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30 years of Sexual Wellbeing, LGBTQ+ and HIV Support


STIs – Genital herpes

How do you get it?

From skin-to-skin contact with the infected area (including vaginal, anal and oral sex).

When there are no visible sores or blisters.

If a cold sore touches your genitals.

By transferring the infection on fingers from someone else to your genitals.

You can’t get it from objects such as cutlery or cups – the virus dies very quickly when away from your skin.

Wearing a condom during vaginal sex prevents the spread of genital herpes.

Also use a condom if you are using a sex toy with someone.



The symptoms

Small blisters that burst to leave red, open sores around your genitals, anus, thighs or bottom.

Tingling, burning or itching around your genitals.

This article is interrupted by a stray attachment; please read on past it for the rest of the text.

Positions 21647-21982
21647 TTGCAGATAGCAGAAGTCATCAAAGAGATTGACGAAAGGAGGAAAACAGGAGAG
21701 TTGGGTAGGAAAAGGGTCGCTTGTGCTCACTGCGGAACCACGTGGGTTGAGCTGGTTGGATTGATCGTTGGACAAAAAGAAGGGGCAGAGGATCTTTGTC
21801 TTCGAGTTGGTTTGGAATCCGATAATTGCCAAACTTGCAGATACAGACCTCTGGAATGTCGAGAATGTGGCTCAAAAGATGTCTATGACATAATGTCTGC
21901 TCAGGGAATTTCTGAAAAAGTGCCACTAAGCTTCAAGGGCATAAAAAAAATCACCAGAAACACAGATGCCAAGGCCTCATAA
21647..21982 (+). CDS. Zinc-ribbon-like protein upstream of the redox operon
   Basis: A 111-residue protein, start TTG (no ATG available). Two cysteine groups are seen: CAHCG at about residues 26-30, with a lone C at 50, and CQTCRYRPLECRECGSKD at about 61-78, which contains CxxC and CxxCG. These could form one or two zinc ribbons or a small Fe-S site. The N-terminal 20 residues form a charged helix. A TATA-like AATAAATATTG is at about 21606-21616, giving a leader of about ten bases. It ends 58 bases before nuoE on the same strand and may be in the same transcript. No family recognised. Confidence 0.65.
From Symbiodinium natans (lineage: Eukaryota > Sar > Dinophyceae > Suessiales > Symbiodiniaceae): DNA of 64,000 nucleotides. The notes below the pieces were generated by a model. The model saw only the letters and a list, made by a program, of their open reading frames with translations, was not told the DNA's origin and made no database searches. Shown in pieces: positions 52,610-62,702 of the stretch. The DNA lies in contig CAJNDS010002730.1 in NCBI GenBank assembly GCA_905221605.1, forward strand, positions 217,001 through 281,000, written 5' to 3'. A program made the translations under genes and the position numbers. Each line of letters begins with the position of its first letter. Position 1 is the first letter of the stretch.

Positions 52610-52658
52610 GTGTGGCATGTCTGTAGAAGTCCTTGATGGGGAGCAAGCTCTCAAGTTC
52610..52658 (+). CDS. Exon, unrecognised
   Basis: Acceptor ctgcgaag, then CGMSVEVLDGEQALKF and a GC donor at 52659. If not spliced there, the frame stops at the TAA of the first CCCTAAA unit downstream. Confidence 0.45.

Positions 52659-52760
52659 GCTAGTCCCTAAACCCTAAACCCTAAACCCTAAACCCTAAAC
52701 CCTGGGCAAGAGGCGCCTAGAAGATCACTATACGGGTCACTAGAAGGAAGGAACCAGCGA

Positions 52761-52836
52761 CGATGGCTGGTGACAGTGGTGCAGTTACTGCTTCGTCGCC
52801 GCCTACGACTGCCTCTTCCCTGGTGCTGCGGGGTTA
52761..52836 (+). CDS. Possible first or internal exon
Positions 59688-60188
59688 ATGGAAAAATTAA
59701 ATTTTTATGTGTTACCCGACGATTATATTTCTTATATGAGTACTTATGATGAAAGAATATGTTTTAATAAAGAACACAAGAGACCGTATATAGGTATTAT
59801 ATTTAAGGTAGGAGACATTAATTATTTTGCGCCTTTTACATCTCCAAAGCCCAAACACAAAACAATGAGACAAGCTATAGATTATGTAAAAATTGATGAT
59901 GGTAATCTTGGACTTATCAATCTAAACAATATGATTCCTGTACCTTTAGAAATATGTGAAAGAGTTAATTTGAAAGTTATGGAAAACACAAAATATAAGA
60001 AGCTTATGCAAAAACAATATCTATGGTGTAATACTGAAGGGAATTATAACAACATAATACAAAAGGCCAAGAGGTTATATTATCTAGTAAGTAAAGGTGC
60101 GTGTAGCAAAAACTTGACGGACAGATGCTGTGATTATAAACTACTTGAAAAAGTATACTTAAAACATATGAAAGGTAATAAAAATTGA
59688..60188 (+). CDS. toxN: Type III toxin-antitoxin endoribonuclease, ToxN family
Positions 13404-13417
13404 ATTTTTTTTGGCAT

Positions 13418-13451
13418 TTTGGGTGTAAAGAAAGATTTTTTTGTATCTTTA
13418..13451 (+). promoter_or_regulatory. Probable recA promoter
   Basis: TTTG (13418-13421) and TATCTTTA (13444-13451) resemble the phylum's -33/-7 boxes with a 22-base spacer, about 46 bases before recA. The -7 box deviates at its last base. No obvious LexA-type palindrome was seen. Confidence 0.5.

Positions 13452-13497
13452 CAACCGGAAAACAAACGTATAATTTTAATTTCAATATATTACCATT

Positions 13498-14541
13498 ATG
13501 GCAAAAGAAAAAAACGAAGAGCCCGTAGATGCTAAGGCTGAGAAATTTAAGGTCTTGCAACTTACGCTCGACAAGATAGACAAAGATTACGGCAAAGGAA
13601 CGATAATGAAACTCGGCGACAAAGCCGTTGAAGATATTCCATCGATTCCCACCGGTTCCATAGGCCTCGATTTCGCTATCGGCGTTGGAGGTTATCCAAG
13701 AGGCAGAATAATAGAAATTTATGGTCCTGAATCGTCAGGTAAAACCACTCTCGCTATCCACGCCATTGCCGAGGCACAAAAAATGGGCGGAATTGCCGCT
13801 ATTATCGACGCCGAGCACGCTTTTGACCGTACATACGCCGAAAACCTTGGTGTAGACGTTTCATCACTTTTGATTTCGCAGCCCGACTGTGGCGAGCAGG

Pain when you pee.

In women, vaginal discharge that’s not usual for you.

The risks

It is incurable and you will have it and be able to pass it on for life.

It is a liveable condition with treatment, the right preventative measures and understanding it.


Ask about your symptoms and your sexual partners.

Use a swab to take some fluid from one of your blisters or sores for testing.

The test cannot be done if you do not have visible blisters or sores or tell you how long you have had herpes or who you got it from.



There is no cure.

Treatment the first time you have genital herpes.

Antiviral medicine to stop the symptoms getting worse – you need to start taking this within 5 days of the symptoms appearing.

Cream for the pain.

Treatment if the blisters come back.

Antiviral medicine may help shorten an outbreak by 1 or 2 days if you start taking it as soon as symptoms appear.

But outbreaks usually settle by themselves, so you may not need treatment.